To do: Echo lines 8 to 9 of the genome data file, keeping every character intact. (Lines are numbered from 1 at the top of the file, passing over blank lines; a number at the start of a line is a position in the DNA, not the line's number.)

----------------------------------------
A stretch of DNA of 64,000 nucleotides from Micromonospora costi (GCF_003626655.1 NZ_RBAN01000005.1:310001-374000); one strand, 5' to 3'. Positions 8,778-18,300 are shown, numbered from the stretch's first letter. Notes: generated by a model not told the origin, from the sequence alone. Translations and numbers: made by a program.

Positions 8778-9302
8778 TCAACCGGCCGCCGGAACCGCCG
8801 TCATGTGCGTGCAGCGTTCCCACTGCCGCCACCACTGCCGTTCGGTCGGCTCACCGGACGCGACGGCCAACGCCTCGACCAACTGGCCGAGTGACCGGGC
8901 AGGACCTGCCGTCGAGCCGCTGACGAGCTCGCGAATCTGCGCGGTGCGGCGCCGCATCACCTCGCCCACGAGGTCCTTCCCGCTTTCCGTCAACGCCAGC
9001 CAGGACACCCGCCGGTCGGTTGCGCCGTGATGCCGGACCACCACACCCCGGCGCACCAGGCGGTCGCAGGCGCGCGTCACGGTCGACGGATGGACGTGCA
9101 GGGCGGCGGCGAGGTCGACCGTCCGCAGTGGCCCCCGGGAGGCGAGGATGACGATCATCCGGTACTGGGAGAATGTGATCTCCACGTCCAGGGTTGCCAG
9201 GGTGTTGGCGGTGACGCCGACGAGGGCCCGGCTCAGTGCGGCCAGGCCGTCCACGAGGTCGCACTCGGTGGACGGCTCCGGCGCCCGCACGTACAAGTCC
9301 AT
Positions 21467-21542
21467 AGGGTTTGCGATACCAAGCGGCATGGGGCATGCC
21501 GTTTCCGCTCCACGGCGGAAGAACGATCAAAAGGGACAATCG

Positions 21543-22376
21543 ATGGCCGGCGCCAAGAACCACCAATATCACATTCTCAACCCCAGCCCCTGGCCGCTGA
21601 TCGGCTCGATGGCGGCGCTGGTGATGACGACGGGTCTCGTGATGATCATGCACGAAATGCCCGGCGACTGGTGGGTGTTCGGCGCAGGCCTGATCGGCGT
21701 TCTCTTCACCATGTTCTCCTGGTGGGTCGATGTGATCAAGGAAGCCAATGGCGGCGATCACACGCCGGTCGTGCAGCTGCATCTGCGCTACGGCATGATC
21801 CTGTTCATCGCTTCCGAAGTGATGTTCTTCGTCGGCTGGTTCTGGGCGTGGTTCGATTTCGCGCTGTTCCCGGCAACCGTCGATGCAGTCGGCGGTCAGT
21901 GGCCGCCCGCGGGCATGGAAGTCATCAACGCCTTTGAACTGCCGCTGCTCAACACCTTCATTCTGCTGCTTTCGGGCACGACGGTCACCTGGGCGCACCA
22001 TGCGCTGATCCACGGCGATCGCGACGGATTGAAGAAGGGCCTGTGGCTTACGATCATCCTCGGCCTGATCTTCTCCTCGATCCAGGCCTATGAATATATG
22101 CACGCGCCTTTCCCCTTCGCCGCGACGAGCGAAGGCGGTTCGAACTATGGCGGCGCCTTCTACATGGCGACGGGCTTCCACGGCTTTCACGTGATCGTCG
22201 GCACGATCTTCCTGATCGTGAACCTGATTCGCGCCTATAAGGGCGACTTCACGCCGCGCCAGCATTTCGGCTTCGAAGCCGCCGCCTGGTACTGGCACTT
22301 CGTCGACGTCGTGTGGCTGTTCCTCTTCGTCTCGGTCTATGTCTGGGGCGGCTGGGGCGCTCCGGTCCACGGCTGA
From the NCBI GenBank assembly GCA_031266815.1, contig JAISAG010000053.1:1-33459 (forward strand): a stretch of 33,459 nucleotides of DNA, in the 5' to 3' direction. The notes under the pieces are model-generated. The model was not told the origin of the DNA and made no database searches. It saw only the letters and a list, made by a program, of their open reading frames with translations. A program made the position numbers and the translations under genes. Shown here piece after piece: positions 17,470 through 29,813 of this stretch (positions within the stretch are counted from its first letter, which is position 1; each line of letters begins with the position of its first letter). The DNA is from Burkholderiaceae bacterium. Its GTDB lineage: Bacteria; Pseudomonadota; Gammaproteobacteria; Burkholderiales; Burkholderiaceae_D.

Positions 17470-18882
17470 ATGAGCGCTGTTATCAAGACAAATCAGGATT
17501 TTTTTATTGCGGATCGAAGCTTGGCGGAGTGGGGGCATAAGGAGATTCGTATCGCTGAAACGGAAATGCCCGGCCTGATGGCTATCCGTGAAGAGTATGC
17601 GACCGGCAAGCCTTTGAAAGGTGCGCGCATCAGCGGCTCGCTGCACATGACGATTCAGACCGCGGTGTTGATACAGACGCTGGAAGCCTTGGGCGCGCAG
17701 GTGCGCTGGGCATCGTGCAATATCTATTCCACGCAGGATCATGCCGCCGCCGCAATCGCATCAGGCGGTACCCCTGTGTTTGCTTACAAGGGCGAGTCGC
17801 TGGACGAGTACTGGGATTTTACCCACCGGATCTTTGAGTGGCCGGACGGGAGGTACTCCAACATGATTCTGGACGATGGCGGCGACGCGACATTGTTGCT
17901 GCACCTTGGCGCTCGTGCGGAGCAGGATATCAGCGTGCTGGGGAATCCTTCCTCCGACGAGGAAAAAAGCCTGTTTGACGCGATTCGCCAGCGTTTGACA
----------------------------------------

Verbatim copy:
9201 GGTGTTGGCGGTGACGCCGACGAGGGCCCGGCTCAGTGCGGCCAGGCCGTCCACGAGGTCGCACTCGGTGGACGGCTCCGGCGCCCGCACGTACAAGTCC
9301 AT